Abstract: FR-PO364

A Novel, Highly Specific TGFβ1 Inhibiting Antibody Demonstrates Antifibrotic Activity without Cardiotoxicity

Session Information

Category: Chronic Kidney Disease (Non-Dialysis)

  • 308 CKD: Mechanisms of Tubulointerstitial Fibrosis

Authors

  • Wawersik, Stefan, Scholar Rock Inc, Cambridge, Massachusetts, United States
  • Pavlik, Kaleigh, Scholar Rock Inc, Cambridge, Massachusetts, United States
  • Jackson, Justin William, Scholar Rock Inc, Cambridge, Massachusetts, United States
  • Carven, Gregory, Scholar Rock Inc, Cambridge, Massachusetts, United States
  • Buckler, Alan, Scholar Rock Inc, Cambridge, Massachusetts, United States
  • Schurpf, Thomas, Scholar Rock Inc, Cambridge, Massachusetts, United States
  • Datta, Abhishek, Scholar Rock Inc, Cambridge, Massachusetts, United States
  • Littlefield, Christopher, Scholar Rock Inc, Cambridge, Massachusetts, United States
  • Chapron, Christopher, Scholar Rock Inc, Cambridge, Massachusetts, United States
  • Morgan, Kathy Ye, Scholar Rock Inc, Cambridge, Massachusetts, United States
  • Martin, Constance, Scholar Rock Inc, Cambridge, Massachusetts, United States
  • Long, Kimberly, Scholar Rock Inc, Cambridge, Massachusetts, United States
  • Capili, Allan, Scholar Rock Inc, Cambridge, Massachusetts, United States
Background

Transforming growth factor-β1 (TGFβ1) has diverse biological functions, including regulation of immune response and tissue homeostasis. TGFβ1 activation has been associated with diseases including kidney fibrosis, where chronic activation is a key driver. Because of high homology between the TGFβ1 growth factor and its close relatives TGFβ2 and TGFβ3, truly TGFβ1-specific inhibitors have remained elusive. Pan-TGFβ inhibition, on the other hand, can cause dose-limiting heart valvulopathies, leading to concerns with long-term dosing. TGFβs are expressed as pro-proteins that are proteolytically cleaved into a C-terminal growth factor and an N-terminal prodomain that remains noncovalently associated with the growth factor, preventing receptor binding. This latent TGFβ complex resides on cells or in the extracellular matrix until it is activated by integrins, freeing the growth factor and allowing receptor binding.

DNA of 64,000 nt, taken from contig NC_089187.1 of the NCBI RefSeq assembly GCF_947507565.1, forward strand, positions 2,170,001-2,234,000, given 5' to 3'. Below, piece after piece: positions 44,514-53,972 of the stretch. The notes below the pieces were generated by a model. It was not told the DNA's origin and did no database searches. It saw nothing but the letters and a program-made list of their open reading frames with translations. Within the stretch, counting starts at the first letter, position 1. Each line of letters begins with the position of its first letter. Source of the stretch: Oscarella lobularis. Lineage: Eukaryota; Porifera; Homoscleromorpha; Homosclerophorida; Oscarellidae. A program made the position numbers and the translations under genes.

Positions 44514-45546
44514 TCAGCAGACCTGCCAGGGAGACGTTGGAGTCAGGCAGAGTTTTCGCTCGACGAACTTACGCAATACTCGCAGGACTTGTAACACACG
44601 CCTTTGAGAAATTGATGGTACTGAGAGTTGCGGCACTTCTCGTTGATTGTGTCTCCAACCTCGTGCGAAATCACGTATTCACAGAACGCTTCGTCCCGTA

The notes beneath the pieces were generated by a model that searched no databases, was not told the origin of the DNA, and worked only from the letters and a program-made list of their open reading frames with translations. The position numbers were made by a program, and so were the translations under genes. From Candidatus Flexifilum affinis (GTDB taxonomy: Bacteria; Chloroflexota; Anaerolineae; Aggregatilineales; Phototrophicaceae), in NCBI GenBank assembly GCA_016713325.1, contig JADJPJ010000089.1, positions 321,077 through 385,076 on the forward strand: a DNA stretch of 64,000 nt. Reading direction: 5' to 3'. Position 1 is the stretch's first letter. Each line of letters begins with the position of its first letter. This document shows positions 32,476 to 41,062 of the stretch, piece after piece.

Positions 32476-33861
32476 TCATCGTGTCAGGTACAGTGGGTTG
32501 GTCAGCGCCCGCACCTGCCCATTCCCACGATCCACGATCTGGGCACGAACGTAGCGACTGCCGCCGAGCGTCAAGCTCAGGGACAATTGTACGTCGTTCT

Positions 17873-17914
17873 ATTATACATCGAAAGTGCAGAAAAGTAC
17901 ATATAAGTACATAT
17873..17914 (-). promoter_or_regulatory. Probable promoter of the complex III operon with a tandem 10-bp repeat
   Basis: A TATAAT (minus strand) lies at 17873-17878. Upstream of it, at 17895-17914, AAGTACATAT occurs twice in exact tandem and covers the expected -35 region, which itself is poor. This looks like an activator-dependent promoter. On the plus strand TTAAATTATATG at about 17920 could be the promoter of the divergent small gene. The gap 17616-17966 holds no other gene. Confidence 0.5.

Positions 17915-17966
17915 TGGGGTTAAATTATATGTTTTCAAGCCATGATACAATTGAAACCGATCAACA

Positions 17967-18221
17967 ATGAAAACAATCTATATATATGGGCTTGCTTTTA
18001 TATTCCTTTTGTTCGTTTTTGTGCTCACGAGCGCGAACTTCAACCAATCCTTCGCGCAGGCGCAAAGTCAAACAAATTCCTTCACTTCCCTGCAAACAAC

Methods

To identify TGFβ1-specific antibodies, we targeted the prodomain, which shares much lower homology to TGFβ2 and TGFβ3 than the growth factor.

Results

We identified SR-AB1, a monoclonal antibody that binds latent TGFβ1 with no detectable binding to latent TGFβ2 or TGFβ3. SR-AB1 blocks latent TGFβ1 activation by αVβ6 or αVβ8 integrins, providing specificity unachieved by biologics that target the TGFβ1 growth factor/receptor interaction. SR-AB1 further inhibits latent TGFβ1 complexed with all four known TGFβ-presenting molecules, allowing targeting of TGFβ1 in multiple tissues. SR-AB1 blocks activation of endogenous TGFβ1 in a number of primary cells, including dermal myofibroblasts and hepatic stellate cells. Critically, while pan-TGFβ inhibitors show evidence of valvulopathy or other cardiotoxicity, SR-AB1 is free of such toxicities in 1 and 4 week rat studies. Finally, we tested the in vivo efficacy of TGFβ1 inhibition via this novel mechanism in the UUO model of kidney fibrosis, showing that SR-AB1 suppresses fibrosis to levels similar to those achieved by pan-TGFβ inhibition.

Conclusion

Our data show that isoform-specific inhibition of latent TGFβ1 is efficacious in a preclinical fibrosis model and has a superior safety profile compared to pan-TGFβ inhibition.

Funding

  • Commercial Support